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Healthcare to Grow for Decades

By: Steve Johnson

3/6/2008 - 17 Comments

Regardless of who takes the presidency in 2008, the government will be the driver of healthcare spending for decades to come. 

US public healthcare expenditure is on track to hit $2 trillion by the next decade, almost twice the current spending. The growth in healthcare and the slowing of other economic sectors is bound to attract a wide range of investors and new businesses to get their piece of the pie.

According to a new federal study by the Center for Medicare and Medicaid, Medicare alone will account for 20.7 percent of government healthcare spending by 2017. Total healthcare spending will hit $4.3 trillion by the next decade, which is almost 20 percent of gross national product. Last year it was 16.3 percent.  Healthcare spending over the next decade will grow by 6.7 percent annually, far surpassing the bleak economic projection of 1.9 percent growth for 2008.

The expected boost in federal spending on national healthcare is the clear result of a graying population -- the baby-boomer generation.  The baby-boomer generation was a result of the end of WWII, when the soldiers returned to their countries to have babies.  But, the baby-boomers are not just in the US - as China, India, Japan, Russia, and several other nations also have a large aging population.  Therefore the healthcare industry will not only grow in the US, but throughout the world. This provides even more potential for healthcare investors and new businesses to sell products and services around the world.

Reference Article: Make Money on the Coming Healthcare Explosion

Where Is the Money Going?

Some of the larger investment opportunities are based on the climbing cost of researching, developing and bringing new pharmaceuticals to market; and the increased costs of ever more sophisticated medical technology. Medical technology includes advanced scanning systems like, CT scans and MRI machines that cost millions of dollars – and are sometimes vital to determine the source of an illness.

It’s hard to visit the doctor for ten minutes and pay a $200 bill, because we don’t see the hundreds of people working on the technology that was part of the visit.  It’s like the Verizon Wireless commercials, with one person using a cell phone and hundreds of people walking behind them as part of the supporting network.

Other Opportunities

As the money flows into the Healthcare industry, you may not have to be a nurse take part in the opportunity.  New construction and remodeling of clinics and hospitals will continue into the foreseeable future.  Software and IT services will be needed along with medical devices like wheel chairs and walkers – which will be good for the manufacturing sector.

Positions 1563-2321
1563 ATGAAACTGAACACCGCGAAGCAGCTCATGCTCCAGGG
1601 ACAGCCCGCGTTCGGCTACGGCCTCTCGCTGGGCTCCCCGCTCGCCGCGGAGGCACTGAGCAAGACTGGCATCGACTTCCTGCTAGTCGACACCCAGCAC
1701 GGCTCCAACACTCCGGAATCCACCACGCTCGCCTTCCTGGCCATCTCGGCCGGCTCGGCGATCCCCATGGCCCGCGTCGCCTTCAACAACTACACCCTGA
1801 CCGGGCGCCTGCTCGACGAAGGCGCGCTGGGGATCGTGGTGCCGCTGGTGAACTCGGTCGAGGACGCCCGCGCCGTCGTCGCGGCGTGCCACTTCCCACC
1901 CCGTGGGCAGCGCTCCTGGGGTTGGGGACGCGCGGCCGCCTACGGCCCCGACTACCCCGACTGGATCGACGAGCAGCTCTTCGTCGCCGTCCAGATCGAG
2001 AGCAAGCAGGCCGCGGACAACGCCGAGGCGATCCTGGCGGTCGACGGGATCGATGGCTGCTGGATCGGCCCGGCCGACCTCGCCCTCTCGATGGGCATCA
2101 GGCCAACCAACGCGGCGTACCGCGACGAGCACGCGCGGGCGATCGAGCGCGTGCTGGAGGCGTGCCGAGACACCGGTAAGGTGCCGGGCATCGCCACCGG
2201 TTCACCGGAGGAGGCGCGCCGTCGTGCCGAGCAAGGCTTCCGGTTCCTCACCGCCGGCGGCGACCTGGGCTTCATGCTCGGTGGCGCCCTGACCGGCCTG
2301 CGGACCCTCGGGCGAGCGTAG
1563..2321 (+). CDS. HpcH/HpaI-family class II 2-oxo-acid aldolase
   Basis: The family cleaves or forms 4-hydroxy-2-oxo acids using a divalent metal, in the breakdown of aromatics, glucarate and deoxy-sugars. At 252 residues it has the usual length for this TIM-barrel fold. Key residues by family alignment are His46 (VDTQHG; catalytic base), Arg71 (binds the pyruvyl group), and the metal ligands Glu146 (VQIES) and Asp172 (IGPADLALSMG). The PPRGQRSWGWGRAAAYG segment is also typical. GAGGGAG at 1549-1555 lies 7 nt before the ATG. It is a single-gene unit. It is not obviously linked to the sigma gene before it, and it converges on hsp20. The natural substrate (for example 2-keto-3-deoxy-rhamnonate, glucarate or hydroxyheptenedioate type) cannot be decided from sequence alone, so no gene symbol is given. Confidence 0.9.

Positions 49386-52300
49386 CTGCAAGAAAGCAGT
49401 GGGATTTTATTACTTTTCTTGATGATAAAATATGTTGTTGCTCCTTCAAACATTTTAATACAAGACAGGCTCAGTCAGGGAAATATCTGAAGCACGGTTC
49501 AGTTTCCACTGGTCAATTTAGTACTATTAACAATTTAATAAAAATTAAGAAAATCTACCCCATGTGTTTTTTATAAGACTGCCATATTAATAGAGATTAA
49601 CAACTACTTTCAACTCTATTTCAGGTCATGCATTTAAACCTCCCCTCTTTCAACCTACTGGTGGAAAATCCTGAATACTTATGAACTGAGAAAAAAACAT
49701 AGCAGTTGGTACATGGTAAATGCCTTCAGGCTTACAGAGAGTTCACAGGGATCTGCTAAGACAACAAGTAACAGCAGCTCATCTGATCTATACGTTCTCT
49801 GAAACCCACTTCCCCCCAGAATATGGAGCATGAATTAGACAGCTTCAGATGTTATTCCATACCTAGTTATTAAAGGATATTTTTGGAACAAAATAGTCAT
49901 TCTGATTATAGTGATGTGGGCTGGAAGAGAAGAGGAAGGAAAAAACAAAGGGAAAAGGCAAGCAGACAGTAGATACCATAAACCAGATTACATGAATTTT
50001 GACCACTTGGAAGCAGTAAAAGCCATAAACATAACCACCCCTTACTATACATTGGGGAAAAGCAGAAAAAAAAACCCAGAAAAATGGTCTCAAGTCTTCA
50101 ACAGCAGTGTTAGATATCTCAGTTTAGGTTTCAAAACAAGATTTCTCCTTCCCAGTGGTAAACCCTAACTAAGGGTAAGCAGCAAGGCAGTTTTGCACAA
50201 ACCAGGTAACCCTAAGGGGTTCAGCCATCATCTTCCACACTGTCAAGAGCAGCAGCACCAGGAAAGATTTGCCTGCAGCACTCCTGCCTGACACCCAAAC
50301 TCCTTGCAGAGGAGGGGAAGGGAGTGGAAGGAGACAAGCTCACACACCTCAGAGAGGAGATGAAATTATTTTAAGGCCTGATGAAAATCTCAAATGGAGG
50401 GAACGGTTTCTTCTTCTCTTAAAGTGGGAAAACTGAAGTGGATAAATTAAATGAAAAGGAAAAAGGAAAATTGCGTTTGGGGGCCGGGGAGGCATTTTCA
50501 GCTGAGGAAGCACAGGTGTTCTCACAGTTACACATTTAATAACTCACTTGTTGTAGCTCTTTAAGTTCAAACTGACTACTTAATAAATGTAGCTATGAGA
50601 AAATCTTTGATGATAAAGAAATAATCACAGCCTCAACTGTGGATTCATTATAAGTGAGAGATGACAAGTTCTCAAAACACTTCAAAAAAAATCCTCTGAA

All of these market sectors will benefit from the growth in the Healthcare industry.

  • The pharmaceutical sector. The recently-enacted government prescription drug plan as an adjunct to Medicare will also help stimulate drug sales.  
  • Insurance companies that provide supplementary healthcare coverage. Medicare coverage is limited and additional insurance is purchased by many of the millions of people covered by Medicare
  • Private and publicly-held hospital and healthcare facilities including retirement communities, assisted living facilities, surgery centers, outpatient and emergency clinics
  • Rehab centers and rehab hospitals
  • Laboratories and diagnostic centers
  • Manufacturers of prosthetic devices and surgical implants, a multi-billion dollar industry
  • Medical supplies industries, such as giant Johnson and Johnson
  • The healthcare-related technology sub-sector, including manufacturers of advanced diagnostic devices such as MRIs, CT scans, video-assisted surgical instruments and devices

Japan Looks to Robots

Japan has been investing billions in research and development of advanced robot technology for decades. They are now planning to use their robot technology to support their aging population. Hospital care is one of the highest expensives in the Healthcare industry.  Beds are always in short supply and the cost of 24/7 staff is very high. The future is to keep the elderly in their homes as much as possible with the help of a personal robot assistant.

Reference Article: Japan looks to a robot future

If Japan’s robot technology progresses to the point where this is actually possible - with little risk to the patient, then they are in a good position for large profits as they will surely export medical robots throughout the world. 

The Healthcare profession looks to be one of the safest as the coming recession takes aim at almost every other sector of the economy.

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